Goldman's Quick Take On Greece: A March Toward A Managed Deleveraging

Greek Guards

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Greece faces two hurdles, today’s no confidence vote and a vote on austerity measures, which, if passed, will lead to the country entering a period of “managed deleveraging,” according to Goldman Sachs’ Francesco Garzarelli.Garzarelli believes that eurozone leaders have put in place an ultimatum with Greece: pass austerity measures, or you won’t get anymore cash. And while, right now, that outcome seems very much uncertain, Garzarelli believes that, if it comes to pass, Greece will enter into a period of “managed deleveraging.”

Garzarelli writes:

Until Greece passes new deficit-reducing measures, markets will likely remain on tenterhooks. Our central scenario is still that the fiscal measures will be passed, possibly with some modifications to incorporate inputs from the ND opposition party and to take into account the deterioration in the macro environment. The Eurogroup represents the only accessible source of funds for Greece’s government budget at this juncture.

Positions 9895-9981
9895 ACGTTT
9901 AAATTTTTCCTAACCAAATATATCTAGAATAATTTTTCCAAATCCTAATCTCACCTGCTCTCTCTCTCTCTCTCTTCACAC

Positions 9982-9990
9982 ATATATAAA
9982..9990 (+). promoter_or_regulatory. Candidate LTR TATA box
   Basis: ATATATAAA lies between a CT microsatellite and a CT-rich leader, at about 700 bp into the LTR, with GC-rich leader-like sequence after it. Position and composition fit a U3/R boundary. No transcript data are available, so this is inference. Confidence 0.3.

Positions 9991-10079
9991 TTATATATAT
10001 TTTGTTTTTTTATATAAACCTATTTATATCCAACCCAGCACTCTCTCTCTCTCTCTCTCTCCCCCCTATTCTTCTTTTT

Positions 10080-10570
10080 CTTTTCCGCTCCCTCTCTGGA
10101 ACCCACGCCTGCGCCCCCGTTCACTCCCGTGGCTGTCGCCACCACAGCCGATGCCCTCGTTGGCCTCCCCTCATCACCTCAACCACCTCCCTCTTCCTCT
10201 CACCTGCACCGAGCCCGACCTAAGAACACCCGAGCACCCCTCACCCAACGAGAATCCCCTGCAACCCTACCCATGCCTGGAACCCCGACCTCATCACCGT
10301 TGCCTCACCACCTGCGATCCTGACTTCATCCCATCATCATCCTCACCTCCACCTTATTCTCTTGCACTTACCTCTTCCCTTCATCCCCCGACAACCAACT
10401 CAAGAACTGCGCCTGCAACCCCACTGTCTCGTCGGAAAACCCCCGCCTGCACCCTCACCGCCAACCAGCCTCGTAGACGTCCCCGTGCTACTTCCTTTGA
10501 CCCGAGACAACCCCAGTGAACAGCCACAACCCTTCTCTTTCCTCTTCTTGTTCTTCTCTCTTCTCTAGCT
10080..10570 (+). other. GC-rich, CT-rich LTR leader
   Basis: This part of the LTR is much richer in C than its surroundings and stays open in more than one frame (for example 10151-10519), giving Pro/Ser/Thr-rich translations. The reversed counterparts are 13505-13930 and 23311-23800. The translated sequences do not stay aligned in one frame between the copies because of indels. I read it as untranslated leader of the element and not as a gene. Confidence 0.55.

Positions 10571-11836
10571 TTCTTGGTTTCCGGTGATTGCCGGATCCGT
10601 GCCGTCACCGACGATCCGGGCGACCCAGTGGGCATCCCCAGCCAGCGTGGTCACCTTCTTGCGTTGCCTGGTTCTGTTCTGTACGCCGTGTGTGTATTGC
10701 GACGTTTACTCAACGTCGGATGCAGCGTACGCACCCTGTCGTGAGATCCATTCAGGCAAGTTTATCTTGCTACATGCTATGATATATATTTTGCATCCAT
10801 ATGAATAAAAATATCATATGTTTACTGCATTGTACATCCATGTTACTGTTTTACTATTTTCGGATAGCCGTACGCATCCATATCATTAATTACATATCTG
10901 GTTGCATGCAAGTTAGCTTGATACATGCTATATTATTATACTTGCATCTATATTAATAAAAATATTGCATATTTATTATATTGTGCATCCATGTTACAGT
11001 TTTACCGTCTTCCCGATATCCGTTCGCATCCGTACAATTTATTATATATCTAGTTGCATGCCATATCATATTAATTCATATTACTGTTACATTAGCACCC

If the fiscal measures are approved, it will be important to take a step back and look at the bigger picture. As we have commented in previous research (see our note published on 15 June, entitled Greece: A Managed Deleveraging), Greece’s existing public debt is progressively being replaced by public-sector loans at long maturity and affordable rates. A return to a positive cash flow in the public sector (i.e., no new debt being created) is a key condition for such liability transfer to continue. Greece is receiving substantial support from its EMU peers in this direction, although the problem of enforcement remains.

Clearly, this process will be subject to the economic and political cycle, but overall we continue to believe that the medium-term trajectory involves a ‘managed deleveraging’, with the Euro-zone official sector becoming the main creditor of Greece and, eventually, piloting a liability management exercise (further maturity extensions, write-downs or other modifications of public-sector loans). This could be speeded up should the Eurogroup decide to purchase Greek bonds in the secondary market, as we have suggested in our previous publications.

If Greece can get through these two votes, then it may be smooth sailing in terms of its debt position for at least a little bit.

Don’t miss: A quick guide to who gets crushed if Greece defaults >

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